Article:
Germany's outgoing Finance Minister Wolfgang Schäuble has said German leaders will soon find a way to form a three-party governing coalition - dubbed "Jamaica" due to colors associated with the three parties involved.
Wolfgang Schäuble, a senior member of Chancellor Angela Merkel's Christian Democrats (CDU), on Monday expressed confidence that Germany would soon get a stable government comprising the CDU, the Greens and the Free Democrats (FDP).
"Let things play out. There will be a way," Schäuble told a special edition of German newspaper Bild am Sonntag. He added that a "Jamaica coalition" was just a matter of time, as "we need a stable government for our country."
The so-called Jamaica coalition, named because the three parties' traditional colors of black, yellow and green correspond to the Caribbean country's flag, is being seen as Chancellor Angela Merkel's best shot at forming a government after the Social Democrats ended their partnership with her CDU, following a dismal show in general elections last month.
But coalition talks are expected to be lengthy and tricky with the three parties having vast ideological and policy differences, including on immigration.
The Greens on Saturday unanimously approved exploratory talks with the business-friendly FDP and the CDU to form the next government.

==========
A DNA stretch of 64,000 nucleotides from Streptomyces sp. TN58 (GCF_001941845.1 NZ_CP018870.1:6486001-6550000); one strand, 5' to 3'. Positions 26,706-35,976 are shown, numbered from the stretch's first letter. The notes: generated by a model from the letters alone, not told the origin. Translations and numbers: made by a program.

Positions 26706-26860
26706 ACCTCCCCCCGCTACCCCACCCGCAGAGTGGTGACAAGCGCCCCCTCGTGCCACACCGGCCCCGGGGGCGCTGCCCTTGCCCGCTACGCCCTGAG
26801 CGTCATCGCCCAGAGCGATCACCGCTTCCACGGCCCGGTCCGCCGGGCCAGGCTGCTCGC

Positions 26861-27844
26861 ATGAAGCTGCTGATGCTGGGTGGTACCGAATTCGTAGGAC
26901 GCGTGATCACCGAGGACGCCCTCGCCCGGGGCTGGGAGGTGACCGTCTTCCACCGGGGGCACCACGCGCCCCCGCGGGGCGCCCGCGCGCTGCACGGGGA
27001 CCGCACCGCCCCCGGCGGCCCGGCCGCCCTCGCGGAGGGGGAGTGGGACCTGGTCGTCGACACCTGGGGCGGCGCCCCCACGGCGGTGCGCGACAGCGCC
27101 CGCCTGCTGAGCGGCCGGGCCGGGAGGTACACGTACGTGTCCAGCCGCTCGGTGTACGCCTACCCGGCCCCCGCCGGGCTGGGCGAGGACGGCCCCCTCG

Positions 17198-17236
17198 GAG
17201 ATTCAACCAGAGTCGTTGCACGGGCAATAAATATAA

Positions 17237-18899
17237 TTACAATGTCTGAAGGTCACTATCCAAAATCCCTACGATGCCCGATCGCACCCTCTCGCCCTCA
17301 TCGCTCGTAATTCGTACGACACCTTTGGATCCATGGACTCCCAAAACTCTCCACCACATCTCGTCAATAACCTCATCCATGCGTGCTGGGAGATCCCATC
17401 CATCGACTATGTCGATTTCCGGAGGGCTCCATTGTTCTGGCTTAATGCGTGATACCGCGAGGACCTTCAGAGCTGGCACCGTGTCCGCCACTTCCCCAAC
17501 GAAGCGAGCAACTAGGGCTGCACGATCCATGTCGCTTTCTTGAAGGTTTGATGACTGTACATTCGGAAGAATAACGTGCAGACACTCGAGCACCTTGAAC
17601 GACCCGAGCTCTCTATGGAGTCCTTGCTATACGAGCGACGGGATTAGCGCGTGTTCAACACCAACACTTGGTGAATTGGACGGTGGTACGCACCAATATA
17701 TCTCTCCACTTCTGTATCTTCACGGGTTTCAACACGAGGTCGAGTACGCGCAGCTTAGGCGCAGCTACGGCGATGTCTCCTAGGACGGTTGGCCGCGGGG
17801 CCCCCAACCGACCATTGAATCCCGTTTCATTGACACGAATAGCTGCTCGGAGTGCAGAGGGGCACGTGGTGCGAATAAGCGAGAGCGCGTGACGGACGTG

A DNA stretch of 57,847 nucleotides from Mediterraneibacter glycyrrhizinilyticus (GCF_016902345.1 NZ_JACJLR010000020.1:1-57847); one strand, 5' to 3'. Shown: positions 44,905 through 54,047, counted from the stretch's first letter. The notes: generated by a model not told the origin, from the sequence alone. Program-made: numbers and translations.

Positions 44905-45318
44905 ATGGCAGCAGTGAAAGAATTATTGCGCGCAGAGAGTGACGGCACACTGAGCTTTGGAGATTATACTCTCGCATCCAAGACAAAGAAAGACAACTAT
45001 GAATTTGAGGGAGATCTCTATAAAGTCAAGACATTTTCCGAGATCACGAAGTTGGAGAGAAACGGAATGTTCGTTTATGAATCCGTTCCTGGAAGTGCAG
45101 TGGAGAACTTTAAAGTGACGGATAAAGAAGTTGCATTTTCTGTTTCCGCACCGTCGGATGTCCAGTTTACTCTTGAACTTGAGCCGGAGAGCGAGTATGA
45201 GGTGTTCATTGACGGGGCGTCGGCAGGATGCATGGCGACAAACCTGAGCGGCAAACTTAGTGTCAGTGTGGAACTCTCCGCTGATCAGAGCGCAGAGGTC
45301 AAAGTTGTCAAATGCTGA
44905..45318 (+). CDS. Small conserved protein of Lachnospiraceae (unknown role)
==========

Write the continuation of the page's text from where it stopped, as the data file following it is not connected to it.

Dismissing refugee 'ceilling'
In the same interview, Schäuble also dismissed the importance of settling on a cap on the number of refugees coming to Germany every year. This has been a sticking point between some members of Merkel's CDU and their Bavarian sister party, the Christian Social Union (CSU).
The CSU calls for a ceiling on refugees, a demand that Merkel has repeatedly turned down. The Greens and the FDP similarly oppose any cap on migrants.
The 75-year-old conservative said the issue of a refugee cap does not need to be part of a possible coalition contract.
Schäuble also defended Merkel's open-door policy at the peak of the refugee crisis in 2015.
"Our children will be proud of the readiness to help shown by Germans during the refugee crisis," he said.
'No-one can wreck our democracy'
Schäuble, who is due to become president of Germany's next parliament, expressed optimism that Germany's democratic institutions would withstand the entry of the far-right Alternative for Germany (AfD) in Bundestag.
Lawmakers in Germany's other parties have accused the AfD of whipping up anti-foreigner sentiment and violating the country's political norms.
"Our free, democratic system based on the rule of law is so strong that nobody can wreck it, neither from within nor from without. Anybody who tries will fail," said Schäuble, who is Germany's longest-serving parliamentarian.
ap/gsw (Reuters, dpa)